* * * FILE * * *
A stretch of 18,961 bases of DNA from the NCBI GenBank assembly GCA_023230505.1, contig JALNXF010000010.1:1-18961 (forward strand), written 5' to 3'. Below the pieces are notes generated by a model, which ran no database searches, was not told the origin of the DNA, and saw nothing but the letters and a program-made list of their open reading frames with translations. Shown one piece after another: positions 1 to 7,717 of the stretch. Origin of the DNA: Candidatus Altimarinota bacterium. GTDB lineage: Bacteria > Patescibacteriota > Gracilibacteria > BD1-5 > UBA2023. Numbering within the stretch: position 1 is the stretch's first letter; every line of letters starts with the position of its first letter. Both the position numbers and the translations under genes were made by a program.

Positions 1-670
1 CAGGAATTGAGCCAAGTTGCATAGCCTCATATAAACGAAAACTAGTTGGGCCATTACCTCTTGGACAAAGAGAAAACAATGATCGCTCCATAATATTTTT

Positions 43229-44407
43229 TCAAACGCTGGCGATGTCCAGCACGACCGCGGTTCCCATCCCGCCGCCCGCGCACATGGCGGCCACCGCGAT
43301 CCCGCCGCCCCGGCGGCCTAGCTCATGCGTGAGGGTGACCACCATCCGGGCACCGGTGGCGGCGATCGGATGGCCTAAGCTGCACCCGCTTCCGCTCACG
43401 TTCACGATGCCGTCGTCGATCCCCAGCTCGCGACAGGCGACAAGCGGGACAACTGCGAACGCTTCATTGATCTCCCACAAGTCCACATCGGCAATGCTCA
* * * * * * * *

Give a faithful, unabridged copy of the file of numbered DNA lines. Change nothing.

A stretch of 18,961 bases of DNA from the NCBI GenBank assembly GCA_023230505.1, contig JALNXF010000010.1:1-18961 (forward strand), written 5' to 3'. Below the pieces are notes generated by a model, which ran no database searches, was not told the origin of the DNA, and saw nothing but the letters and a program-made list of their open reading frames with translations. Shown one piece after another: positions 1 to 7,717 of the stretch. Origin of the DNA: Candidatus Altimarinota bacterium. GTDB lineage: Bacteria > Patescibacteriota > Gracilibacteria > BD1-5 > UBA2023. Numbering within the stretch: position 1 is the stretch's first letter; every line of letters starts with the position of its first letter. Both the position numbers and the translations under genes were made by a program.

Positions 1-670
1 CAGGAATTGAGCCAAGTTGCATAGCCTCATATAAACGAAAACTAGTTGGGCCATTACCTCTTGGACAAAGAGAAAACAATGATCGCTCCATAATATTTTT

Positions 43229-44407
43229 TCAAACGCTGGCGATGTCCAGCACGACCGCGGTTCCCATCCCGCCGCCCGCGCACATGGCGGCCACCGCGAT
43301 CCCGCCGCCCCGGCGGCCTAGCTCATGCGTGAGGGTGACCACCATCCGGGCACCGGTGGCGGCGATCGGATGGCCTAAGCTGCACCCGCTTCCGCTCACG
43401 TTCACGATGCCGTCGTCGATCCCCAGCTCGCGACAGGCGACAAGCGGGACAACTGCGAACGCTTCATTGATCTCCCACAAGTCCACATCGGCAATGCTCA